WEA Digability project staff were invited to speak at the IFA’s annual conference in Birmingham in April 2013, and to contribute to two sessions from the three-day event.
The Institute for Archaeologists (http://www.archaeologists.net/) is a professional organisation for all archaeologists and others involved in protecting and understanding the historic environment. The conference is one of the biggest archaeology conferences in the UK, and is attended by a diverse body of delegates including academics, local authority managers, archaeological consultants and many of the IFA’s 3100 members.
The sessions we were invited to contribute to focused upon: 1) the Social Benefits of Archaeology (http://www.archaeologists.net/2013communities); and 2) the Impact of the Big Society (http://www.archaeologists.net/2013bigsociety) .
Our Leeds Digability film was shown at the Social Benefits of Archaeology session. It complemented other contributions which spoke of offender rehabilitation, youth engagement and supporting participants with visual impairments. This is the fourth outing for the Leeds film, which itself has received incredibly positive feedback.
Nicola spoke at the Impact of the Big Society session, and participated in the session plenary discussion. Her talk was entitled: Digability and the WEA: The Benefits, Achievements and Legacy of the Inclusive Archaeology Education Project.
Abstract: A central aim of the Workers’ Educational Association (WEA) is to provide adult education programmes which emphasise social purpose and promote active citizenship. In 2011 we embarked upon a three year Heritage Lottery funded Inclusive Archaeology Education Project, delivering bespoke courses to groups of adults (including those with learning disabilities, physical impairments, mental health difficulties and those from the Black, Asian and Minority Ethnic communities). Initially established upon the premise that everyone is entitled to have a stake in their heritage, the project has since begun to challenge and transform both the mindset and practice not only within the wider heritage and social care sectors, but also within the WEA itself. Creating sustainable and mutually beneficial partnerships, investing in a legacy of inclusive educational provision, revitalising and diversifying opportunities for WEA volunteers and creating active participation opportunities for those most disadvantaged in society has enabled us to build upon the idea of a ‘Big Society’, making such a concept a relevant and workable reality.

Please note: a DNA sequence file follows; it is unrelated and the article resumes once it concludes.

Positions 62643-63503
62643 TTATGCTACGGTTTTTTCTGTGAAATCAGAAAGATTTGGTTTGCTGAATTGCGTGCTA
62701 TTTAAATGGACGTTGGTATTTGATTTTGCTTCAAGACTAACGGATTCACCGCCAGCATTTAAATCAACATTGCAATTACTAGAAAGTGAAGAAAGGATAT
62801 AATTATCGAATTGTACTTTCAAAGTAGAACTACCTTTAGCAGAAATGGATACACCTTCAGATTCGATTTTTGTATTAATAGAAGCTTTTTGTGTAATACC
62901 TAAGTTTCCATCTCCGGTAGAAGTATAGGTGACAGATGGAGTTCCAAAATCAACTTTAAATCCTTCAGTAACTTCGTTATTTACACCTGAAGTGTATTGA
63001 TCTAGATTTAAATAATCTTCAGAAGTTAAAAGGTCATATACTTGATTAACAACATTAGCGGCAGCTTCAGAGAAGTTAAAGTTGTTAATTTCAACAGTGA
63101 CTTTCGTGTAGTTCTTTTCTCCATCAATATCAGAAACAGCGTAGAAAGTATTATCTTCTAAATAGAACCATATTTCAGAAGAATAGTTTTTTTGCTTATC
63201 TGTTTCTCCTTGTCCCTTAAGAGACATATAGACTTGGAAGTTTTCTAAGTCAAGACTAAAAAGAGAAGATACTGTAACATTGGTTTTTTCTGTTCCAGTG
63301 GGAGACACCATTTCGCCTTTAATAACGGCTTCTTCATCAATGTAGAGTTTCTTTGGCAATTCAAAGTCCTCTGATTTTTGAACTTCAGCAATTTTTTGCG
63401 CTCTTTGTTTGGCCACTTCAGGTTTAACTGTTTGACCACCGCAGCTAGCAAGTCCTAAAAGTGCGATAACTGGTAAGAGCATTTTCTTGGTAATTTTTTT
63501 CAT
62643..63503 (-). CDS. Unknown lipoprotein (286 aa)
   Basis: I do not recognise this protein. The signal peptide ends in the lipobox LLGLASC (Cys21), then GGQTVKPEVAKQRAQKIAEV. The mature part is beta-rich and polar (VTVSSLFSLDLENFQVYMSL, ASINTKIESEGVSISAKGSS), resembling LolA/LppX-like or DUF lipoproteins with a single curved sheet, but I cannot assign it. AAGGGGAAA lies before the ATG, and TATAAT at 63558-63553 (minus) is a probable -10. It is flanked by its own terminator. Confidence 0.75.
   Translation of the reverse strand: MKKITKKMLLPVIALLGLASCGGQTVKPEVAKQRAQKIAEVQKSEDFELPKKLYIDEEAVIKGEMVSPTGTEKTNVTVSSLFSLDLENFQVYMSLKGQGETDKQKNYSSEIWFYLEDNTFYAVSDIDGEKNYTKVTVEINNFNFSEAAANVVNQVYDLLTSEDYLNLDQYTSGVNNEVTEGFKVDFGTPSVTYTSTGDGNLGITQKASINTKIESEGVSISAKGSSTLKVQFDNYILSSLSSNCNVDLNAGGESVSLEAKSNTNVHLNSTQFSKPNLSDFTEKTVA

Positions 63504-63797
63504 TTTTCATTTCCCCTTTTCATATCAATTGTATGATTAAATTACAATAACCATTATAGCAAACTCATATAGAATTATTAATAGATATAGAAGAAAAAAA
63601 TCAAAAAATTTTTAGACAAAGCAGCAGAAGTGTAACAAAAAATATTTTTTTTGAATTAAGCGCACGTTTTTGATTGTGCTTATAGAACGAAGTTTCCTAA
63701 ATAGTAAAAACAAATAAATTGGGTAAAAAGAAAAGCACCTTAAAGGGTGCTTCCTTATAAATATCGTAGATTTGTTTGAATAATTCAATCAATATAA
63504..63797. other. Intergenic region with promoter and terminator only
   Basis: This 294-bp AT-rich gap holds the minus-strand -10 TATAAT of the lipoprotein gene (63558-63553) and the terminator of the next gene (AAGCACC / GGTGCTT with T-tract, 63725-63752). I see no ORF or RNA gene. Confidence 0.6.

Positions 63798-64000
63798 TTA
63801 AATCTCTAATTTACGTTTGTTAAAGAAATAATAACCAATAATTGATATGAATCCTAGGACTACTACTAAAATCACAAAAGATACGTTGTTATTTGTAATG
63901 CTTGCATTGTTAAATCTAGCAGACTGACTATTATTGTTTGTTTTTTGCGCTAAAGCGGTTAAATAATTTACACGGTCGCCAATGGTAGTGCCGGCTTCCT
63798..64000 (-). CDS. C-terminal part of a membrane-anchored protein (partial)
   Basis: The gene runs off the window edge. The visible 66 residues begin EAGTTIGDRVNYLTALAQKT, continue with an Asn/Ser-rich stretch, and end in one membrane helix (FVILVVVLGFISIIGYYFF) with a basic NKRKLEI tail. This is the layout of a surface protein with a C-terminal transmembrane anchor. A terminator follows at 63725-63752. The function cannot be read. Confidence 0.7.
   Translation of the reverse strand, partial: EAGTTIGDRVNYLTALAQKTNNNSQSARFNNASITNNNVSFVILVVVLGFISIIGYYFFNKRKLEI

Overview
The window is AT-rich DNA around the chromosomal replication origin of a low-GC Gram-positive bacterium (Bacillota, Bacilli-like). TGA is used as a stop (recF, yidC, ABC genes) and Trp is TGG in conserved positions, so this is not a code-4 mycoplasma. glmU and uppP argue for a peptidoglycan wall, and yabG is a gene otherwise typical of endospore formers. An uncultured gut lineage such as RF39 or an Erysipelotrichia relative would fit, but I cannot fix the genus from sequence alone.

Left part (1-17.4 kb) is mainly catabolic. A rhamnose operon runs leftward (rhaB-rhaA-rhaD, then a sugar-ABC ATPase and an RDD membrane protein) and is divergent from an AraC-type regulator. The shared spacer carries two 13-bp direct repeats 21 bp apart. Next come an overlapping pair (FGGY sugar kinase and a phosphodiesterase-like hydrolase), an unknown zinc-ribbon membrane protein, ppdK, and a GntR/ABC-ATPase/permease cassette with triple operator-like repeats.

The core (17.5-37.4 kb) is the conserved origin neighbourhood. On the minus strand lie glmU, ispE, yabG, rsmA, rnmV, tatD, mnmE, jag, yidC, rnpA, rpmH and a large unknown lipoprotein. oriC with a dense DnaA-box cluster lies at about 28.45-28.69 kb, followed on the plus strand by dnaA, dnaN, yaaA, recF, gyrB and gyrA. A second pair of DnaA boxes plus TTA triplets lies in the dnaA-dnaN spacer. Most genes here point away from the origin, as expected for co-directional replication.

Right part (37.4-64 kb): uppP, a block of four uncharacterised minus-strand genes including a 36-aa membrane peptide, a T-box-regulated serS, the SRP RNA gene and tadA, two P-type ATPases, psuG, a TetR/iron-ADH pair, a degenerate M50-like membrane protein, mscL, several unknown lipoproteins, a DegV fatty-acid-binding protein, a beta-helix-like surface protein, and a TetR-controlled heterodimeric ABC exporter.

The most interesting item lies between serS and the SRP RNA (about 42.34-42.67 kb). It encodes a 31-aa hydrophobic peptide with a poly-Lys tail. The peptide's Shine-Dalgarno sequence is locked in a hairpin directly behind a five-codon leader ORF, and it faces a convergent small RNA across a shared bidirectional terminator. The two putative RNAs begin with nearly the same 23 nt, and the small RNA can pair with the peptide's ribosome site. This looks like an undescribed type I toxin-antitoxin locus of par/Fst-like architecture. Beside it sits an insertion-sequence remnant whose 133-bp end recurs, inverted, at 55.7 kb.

The session as a whole, the individual papers and contributors all raised the point that Big Society was not a new idea, that in-fact there were many organisations and projects that had been achieving similar objectives (around empowerment of local communities, inclusivity and volunteerism) prior to the 2010 Conservative Flagship Manifesto of a Big Society.
Attendance to the conference enabled Digability project staff to make crucial links with a range of organisations operating across the heritage sector and seek the potential to further the good work we are doing beyond the life of our current HLF funding.